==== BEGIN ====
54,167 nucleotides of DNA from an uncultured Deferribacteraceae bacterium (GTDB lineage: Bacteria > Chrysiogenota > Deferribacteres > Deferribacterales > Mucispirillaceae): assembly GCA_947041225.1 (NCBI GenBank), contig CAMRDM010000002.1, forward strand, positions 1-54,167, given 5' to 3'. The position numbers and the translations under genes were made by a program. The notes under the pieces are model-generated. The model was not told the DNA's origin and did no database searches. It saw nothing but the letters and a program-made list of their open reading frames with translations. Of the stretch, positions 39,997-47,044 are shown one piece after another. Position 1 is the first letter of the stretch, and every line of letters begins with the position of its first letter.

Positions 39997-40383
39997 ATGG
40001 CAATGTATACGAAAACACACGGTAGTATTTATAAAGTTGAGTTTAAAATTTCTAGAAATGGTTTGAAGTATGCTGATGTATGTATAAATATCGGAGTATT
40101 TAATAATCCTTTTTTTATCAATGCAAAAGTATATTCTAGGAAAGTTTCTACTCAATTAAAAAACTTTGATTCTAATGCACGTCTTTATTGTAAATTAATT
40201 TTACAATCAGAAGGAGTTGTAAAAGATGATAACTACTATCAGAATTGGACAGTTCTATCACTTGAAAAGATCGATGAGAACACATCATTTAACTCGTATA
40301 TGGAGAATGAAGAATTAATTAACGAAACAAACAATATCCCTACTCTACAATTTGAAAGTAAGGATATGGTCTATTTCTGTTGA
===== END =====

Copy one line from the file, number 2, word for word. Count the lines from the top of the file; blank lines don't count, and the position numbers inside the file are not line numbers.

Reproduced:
Positions 39997-40383